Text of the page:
WEDNESDAY, Aug. 17 (HealthDay News) -- People who have narrowed carotid arteries in the neck and show no symptoms may be at risk for stroke and not know it, but a simple ultrasound test can identify the problem, a new study suggests.
This condition, known as asymptomatic carotid stenosis, is caused by plaque build-up in the arteries that carry blood from the heart to the brain. This can cause less blood to reach the brain and, in rare cases, may also trigger a stroke if plaque breaks off and becomes lodged in the small vessels in the brain.
"Only a small minority of patients with carotid stenosis will suffer a stroke," said lead researcher Dr. Raffi Topakian, from the Academic Teaching Hospital Wagner-Jauregg in Linz, Austria.
The problem is identifying the patients at the highest risk for stroke, he said. Most patients with carotid stenosis can be managed with medications such as cholesterol-lowering drugs, blood pressure-lowering drugs and blood thinners such as aspirin, he added.
But those at highest risk may need a surgical procedure called an endarterectomy, which clears the carotid arteries of plaque.
"We found with two ultrasound methods we could differentiate the patients who are at very low risk of suffering a stroke -- lower than 1 percent per year -- from patients at high risk of stroke -- higher than 8 percent per year," Topakian said.
The patients who are at high risk are candidates for surgery, he said. Endarterectomy is not recommended for most people with carotid stenosis since the problem can be managed with drugs and there are risks, including stroke, with the procedure, Topakian said.
Those who would benefit from the ultrasound test are people with known carotid stenosis who are fit for surgery, Topakian said. "If they are too sick or frail for surgery, it makes no sense to do the ultrasound," he said.
In addition, people at high risk for stroke are also candidates for ultrasound, Topakian said. This would include people with high cholesterol, high blood pressure or heart disease, he said. "This test could be a good tool to identify the right patients for surgery," Topakian said.
Of course, anyone with symptomatic carotid stenosis is a candidate for immediate surgery, Topakian said. Warning signs include transient ischemic attacks (TIAS), or mini-strokes, which cause no permanent damage but are often followed by a stroke within a few days.
The report was published in the Aug. 17 online edition of Neurology.
For the study, a research team led by Topakian followed 435 people with asymptomatic carotid stenosis for two years.
Each participant had an ultrasound to see if there were signs that a stroke might occur. These included tiny blood clots, which pass into the brain, and a type of plaque called echolucent plaque, which is fattier than other plaque and linked with an increased risk for stroke.
Among those in the study, 38 percent had the fattier-than-normal plaque, 17 percent had signs of blood clots and 27 percent had both the fattier plaque and blood clots, the researchers found.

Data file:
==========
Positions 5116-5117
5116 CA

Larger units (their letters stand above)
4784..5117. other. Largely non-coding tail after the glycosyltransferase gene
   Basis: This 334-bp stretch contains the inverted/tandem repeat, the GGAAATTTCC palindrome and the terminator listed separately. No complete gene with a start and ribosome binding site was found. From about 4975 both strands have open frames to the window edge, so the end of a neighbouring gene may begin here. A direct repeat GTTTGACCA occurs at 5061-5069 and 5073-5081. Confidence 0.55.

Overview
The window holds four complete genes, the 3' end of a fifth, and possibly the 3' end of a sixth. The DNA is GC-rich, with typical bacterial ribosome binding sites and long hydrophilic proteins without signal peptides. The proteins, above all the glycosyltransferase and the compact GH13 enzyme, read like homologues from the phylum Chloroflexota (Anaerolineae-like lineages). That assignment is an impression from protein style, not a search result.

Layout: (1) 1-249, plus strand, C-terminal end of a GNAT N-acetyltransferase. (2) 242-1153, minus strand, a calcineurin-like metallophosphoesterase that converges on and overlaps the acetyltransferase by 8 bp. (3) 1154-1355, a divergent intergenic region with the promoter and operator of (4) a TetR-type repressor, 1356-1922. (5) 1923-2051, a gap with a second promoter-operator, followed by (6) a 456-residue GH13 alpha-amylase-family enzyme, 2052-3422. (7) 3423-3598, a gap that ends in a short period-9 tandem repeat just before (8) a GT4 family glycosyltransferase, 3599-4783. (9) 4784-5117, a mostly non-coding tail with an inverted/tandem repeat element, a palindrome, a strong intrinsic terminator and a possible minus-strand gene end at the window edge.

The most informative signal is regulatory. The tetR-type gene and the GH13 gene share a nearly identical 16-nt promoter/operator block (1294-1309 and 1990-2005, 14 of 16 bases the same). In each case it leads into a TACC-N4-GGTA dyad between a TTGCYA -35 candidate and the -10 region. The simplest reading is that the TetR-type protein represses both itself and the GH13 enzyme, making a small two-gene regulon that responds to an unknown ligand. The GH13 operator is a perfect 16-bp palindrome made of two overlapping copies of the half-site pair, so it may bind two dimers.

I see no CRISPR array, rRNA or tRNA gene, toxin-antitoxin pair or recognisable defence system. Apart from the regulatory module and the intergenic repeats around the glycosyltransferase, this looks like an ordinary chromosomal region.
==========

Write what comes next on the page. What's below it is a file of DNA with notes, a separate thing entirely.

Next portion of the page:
In addition, over the two years of the study, 10 people had TIAs.
Moreover, people with the fattier plaque were more than six times more likely to have a stroke than those people without the plaque, and those with the fattier plaque and clots had a risk that was 10 times higher, Topakian's team found.
Nonetheless, some experts said that research suggests that patients with no symptoms are better off without the surgery.
Dr. Lars Marquardt,a professor of surgery at the University of Erlangen-Nuremberg in Germany and co-author of an accompanying journal editorial, said surgery for people with asymptomatic carotid steno sis is done too frequently.
Marquardt noted that the risks associated with the surgery are a lot higher than leaving the stenosis as it is and starting aggressive medical treatment.
"Patients with symptomatic carotid stenosis don't get the surgical procedure early enough, and patients with asymptomatic carotid stenosis have too many surgical interventions," Marquardt said.
When treating asymptomatic carotid stenosis, Marquardt doesn't think the case has been made for distinguishing between high- and low-risk patients. Right now, the work done by Topakian's group is still "experimental," he said.
Another expert, Dr. Larry B. Goldstein, director of the Duke University Stroke Center, said that "what remains uncertain is whether surgical intervention would result in an overall improvement in stroke-free survival."
"It is also unclear how optimal medical management [lifestyle changes in addition to anti-platelet medication and statins] would affect overall stroke and cardiovascular risk, and stroke-free survival," he said.
Both the U.S. Preventive Services Task Force and the American Heart Association currently recommend against general population screening for asymptomatic carotid artery stenosis, Goldstein noted.
For more information on stroke, visit the U.S. National Library of Medicine.
SOURCES: Raffi Topakian, M.D., Academic Teaching Hospital Wagner-Jauregg, Linz, Austria; Lars Marquardt, M.D., Ph.D., professor, surgery, University of Erlangen-Nuremberg, Germany; Larry B. Goldstein, M.D., director, Duke University Stroke Center, Durham, N.C.; Aug. 17, 2011, Neurology, online
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